GLORY (New Church Logo sermon series: IV)

Matthew 28:1-10    The Resurrection of Jesus


Good morning and a very happy Easter to you all!

The very best day for a sermon on glory. And our fourth and last sermon in the series introducing our new church logo, offering just one of the many ways into this open , welcoming Christian image for us as St Peter’s. So we’ve been through these colours: starting with the deep green of creation, God’s love as the source of all good things; then the mid-green of work, everyday, ordinary, but also special and different for each one of us; last week, with some grey in  the green, the sorrow that sometimes flows from love and work; and today – Easter Day – gold – glory.

Let’s start with our own experiences of glory. For me: 10 May 1980. Any offers? An early memory of West Ham winning the Cup, jumping around in my full kit like a little jack in the box. Botham’s Ashes. Singing Brahms ‘How lovely are thy dwellings fair’ as a choirboy (with a rather severe but very good choirmaster!). My grandad holding my hand just before he died. Being in New College Chapel for the first time. The romantic summer of 98 in Grays Inn. Meeting our children for the first time. Wilkinson’s drop-goal going over. Being with my dad at the top of Ben Lomond, his last Munro, on a beautiful day. The sacramental beer and curry that begins my regular times with three other clergy brothers. The arrival of the specially carved nave altar at St Mary’s Sanderstead.

As for the personal endeavours that led to various achievements, perhaps their glory was more on the way, and felt less glorious after a short bask, than those things which bring us together with others in something bigger than ourselves. So take a bit of time for your glorious memories this Easter.

The risk, though, is that these become the fond echo of past glories. And if we spend too much time listening to them then we might miss the glories with us right now. However we come today: in the face of a loved one or a stranger. In the healing of something wounded or broken. In the laughter of a child or an older person. In the helping hand to a neighbour in the face of grief. In the emerging new life of the earth.

And we don’t have to strain for them. They are around us, among us, in us. It is God who makes you holy – you don’t earn it. These glories are part of the overflow of divine love. And our font is going to be full to the brim of holy water every Sunday for 7 weeks of Eastertide, all the way to Pentecost at the beginning of June.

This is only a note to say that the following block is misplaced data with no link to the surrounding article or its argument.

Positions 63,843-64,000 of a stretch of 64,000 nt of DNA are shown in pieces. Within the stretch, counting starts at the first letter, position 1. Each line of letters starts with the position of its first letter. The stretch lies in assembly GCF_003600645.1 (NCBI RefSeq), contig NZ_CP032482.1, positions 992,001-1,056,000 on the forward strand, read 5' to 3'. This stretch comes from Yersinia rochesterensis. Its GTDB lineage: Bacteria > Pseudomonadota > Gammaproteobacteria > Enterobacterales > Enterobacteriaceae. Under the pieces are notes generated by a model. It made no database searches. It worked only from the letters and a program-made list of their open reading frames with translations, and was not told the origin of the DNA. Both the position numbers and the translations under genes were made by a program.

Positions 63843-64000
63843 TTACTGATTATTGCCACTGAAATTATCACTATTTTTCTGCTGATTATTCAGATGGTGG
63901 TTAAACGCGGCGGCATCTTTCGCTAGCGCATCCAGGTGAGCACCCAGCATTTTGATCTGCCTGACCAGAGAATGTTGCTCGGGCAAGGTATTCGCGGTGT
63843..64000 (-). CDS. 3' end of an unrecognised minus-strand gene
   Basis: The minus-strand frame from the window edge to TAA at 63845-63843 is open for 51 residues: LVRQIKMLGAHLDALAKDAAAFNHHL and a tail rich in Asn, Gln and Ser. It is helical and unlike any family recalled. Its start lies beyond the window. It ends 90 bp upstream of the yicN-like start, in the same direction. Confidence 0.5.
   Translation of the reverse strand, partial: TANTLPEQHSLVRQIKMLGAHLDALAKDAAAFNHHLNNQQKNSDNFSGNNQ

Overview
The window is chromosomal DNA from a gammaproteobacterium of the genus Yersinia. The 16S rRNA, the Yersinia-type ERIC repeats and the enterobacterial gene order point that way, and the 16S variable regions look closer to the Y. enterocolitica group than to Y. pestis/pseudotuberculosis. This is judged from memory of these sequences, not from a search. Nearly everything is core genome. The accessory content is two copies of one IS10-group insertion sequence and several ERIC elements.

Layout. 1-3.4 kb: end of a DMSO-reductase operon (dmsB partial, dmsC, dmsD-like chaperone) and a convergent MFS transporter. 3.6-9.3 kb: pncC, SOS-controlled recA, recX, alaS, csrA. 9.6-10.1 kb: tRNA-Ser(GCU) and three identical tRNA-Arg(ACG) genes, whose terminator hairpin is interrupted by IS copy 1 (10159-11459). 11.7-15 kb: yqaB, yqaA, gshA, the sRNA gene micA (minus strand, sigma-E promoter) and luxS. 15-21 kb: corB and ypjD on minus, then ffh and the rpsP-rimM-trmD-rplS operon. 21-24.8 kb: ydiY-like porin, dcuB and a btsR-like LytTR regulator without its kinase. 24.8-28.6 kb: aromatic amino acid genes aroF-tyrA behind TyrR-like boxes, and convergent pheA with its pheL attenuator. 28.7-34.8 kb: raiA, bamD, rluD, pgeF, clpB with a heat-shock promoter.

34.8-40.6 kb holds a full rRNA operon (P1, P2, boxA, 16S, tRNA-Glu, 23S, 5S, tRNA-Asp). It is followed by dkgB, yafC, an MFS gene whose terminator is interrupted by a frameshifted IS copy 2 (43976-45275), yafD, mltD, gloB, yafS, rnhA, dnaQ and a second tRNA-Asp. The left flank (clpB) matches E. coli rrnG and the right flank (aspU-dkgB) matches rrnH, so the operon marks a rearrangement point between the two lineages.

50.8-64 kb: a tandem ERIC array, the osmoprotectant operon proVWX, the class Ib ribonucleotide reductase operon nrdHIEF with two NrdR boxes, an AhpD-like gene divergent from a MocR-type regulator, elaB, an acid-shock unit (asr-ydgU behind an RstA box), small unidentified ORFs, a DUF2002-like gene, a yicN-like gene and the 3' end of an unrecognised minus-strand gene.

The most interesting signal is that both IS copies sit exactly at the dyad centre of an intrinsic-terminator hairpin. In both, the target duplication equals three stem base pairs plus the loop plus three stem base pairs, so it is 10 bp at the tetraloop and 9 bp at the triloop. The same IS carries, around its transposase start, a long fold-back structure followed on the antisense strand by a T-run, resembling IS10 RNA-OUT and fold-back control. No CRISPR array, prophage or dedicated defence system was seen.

Where though is the glory of Easter? We are surrounded by it here in flowers and colours and music and joy today. But these past days of Holy Week have seen a mixture of betrayal and cowardice, of private agony and public misuse of power, of the everyday suffering of an everyday execution. Most of Jesus’ friends, including Peter who proudly boasted that he wouldn’t – have fled in denial and fear. Not surprisingly.

Do not be afraid, Mary and Joseph are told: from the angel, and from Jesus. It’s a regular refrain in the bible, and especially from Jesus. Yet we have things to be afraid of in the world, don’t we? I studied the Cuban missile crisis of 1961 in history; some of you will remember that time when the long ‘cold-war’ between the United States and the USSR came close to erupting. The rhetoric this week between North Korea and the United States is frightening. Most days, hearing  most of what we are given as ‘news’ is arduous and depressing. That’s usually on a national and international scale. Before we think of those quiet fears we live with, whether it is coping without loved ones, the strain of difficult relationships, our own health problems, fears for the future, or nagging concerns for others.

To not be afraid, some hardened sceptics say, is wishful thinking, and Easter can only be a moment of lovely refuge from reality. But this is wrong. Actually, the church’s truth – our faith in Christ, God with us, crucified and risen – far from being escapist, gives us and invites us to live in a bigger reality. It’s not a happy ever after story, or a pie in the sky story. It faces the reality that evil can and does cast a long dark shadow, [as in the crucifix above our ancient pulpit here]  but it will not ultimately succeed – because it has already been defeated in Jesus Christ.    Whatever our sins, darknesses, losses, sorrows – that defeat is once for all.  All our days are lived in the eternal light of God’s reality, which is our reality too – the day of resurrection, which is with us always.

It is ancient and still true Christian wisdom that the glory of God is a human being fully alive [Irenaeus]. But each one of us shows and shares only a small part of God’s glory. That’s why we need each other as the church, the body of Christ. So if you are part of the once or twice a year brigade – it’s good to see you. And please if St Peter’s is your church, and if you possibly can, join in and bring the special gifts and glory that only you can bring. Because there is plenty of darkness about, and the will to turn away sometimes is in each one of us.

So we need each other to sustain and nurture us in the way we are made for – the way of Christ. And to bear that light for others, as we today are transforming our cruel, bleak cross of Jesus from Good Friday with the flowers of new life, new hope, new love, and renewed faith. May we go out with the transforming love and new life of Christ in us.


James Percival, Team Rector

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